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Figurate Erythema—A Reactional (Hypersensitivity) State

Figurate Erythema—A Reactional (Hypersensitivity) State

A 25-year-old man noted a gradually increasing, asymptomatic rash on the abdomen. Findings from the remainder of the cutaneous exam, including the toenails, were normal.

Key point: The “rash” consists of fairly well-defined, annular and serpiginous erythematous and palpable plaques, notably free of scale. The differential diagnosis includes figurate erythema, granuloma annulare, sarcoidosis, and Hansen disease. Additional history disclosed that the plaques expanded, migrated and disappeared over a matter of days, eliminating all but the correct diagnosis: figurate erythema, a reactional (hypersensitivity) state.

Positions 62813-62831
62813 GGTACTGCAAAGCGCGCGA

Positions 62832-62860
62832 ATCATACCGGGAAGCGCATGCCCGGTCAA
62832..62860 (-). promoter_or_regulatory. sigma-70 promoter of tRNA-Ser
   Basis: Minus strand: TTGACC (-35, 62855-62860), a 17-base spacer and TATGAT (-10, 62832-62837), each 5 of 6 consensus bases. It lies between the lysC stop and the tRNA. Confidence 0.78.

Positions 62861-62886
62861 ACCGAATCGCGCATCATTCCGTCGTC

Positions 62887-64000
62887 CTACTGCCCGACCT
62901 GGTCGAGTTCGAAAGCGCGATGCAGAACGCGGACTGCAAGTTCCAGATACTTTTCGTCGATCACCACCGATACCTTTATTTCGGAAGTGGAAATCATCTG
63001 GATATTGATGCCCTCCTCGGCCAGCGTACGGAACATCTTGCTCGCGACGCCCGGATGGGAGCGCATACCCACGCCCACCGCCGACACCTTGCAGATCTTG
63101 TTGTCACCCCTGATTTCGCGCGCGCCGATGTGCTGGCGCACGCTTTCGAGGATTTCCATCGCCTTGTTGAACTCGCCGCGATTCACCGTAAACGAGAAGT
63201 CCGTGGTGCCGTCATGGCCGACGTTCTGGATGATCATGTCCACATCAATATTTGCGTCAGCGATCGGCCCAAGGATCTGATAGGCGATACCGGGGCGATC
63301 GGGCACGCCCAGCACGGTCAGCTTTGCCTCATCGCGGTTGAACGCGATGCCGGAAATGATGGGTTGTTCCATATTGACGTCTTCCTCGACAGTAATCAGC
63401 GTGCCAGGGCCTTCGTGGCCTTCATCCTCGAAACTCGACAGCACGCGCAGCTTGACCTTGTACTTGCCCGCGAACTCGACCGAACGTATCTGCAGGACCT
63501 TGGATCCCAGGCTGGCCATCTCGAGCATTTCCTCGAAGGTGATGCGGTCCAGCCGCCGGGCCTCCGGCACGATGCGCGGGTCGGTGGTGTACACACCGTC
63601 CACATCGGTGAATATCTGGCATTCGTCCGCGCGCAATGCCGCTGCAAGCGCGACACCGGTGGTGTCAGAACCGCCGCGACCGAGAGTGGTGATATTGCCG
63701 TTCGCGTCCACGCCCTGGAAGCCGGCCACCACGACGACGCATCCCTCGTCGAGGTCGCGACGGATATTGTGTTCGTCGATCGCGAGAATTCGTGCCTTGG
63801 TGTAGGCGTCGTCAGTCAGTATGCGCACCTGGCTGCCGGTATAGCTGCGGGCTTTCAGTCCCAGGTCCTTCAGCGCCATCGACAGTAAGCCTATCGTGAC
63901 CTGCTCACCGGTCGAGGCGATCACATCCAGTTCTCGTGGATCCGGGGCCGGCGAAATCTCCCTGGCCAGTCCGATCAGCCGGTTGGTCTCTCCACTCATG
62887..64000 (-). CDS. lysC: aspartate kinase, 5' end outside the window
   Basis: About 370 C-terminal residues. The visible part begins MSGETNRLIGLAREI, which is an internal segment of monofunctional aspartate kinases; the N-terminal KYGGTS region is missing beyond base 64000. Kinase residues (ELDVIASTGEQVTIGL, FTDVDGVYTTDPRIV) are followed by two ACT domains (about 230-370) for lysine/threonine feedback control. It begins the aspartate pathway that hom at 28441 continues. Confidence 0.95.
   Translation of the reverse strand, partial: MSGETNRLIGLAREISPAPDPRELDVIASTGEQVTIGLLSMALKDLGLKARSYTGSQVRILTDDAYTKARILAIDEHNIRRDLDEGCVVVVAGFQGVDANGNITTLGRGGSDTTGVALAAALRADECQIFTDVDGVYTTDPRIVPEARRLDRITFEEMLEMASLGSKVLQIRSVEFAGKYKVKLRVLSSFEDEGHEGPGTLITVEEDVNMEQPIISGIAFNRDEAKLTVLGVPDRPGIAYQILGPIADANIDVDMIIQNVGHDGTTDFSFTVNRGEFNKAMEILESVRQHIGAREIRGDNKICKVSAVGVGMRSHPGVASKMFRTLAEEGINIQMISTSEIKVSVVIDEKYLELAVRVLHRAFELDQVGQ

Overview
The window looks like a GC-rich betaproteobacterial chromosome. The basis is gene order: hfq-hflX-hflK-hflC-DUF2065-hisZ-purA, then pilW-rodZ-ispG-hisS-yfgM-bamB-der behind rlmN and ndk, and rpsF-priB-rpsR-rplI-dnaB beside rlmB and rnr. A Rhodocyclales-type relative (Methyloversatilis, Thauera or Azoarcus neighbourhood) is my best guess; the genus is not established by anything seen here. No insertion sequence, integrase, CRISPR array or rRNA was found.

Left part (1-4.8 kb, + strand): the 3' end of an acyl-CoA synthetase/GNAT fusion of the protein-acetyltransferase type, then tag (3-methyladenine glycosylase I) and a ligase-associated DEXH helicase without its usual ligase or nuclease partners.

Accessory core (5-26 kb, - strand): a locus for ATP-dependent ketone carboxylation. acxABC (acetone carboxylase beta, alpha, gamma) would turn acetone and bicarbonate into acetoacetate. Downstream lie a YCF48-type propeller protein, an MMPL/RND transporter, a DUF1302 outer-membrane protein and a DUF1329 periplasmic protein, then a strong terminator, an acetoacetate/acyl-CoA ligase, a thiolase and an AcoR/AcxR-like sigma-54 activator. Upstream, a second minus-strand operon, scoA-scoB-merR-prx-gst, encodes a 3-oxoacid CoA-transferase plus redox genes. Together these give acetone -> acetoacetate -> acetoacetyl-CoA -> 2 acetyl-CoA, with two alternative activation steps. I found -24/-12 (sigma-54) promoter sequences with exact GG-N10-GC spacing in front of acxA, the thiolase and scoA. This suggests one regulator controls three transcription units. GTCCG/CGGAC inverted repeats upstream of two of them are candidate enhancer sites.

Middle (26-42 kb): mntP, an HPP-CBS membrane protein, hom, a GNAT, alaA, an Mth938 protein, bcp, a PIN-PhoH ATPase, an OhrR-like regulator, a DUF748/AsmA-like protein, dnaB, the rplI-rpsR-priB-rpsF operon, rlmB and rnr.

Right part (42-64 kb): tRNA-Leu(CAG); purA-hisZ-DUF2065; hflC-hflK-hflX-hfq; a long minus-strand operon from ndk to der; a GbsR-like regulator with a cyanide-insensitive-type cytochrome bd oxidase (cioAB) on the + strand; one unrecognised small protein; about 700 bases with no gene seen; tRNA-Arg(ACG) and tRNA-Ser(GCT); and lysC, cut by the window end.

Treatment: Low- to medium-potency topical corticosteroids will usually resolve individual lesions of this eruption.

Note: The most important thing to explore is the presence of known precipitating conditions, such as occult solid organ malignancy or lymphoma, excessive ingestion of blue cheese, and severe pedal dermatophytosis. None of these was present, and the eruption spontaneously subsided in about 1 year after onset. We will likely never identify the agent responsible for this reaction.

 
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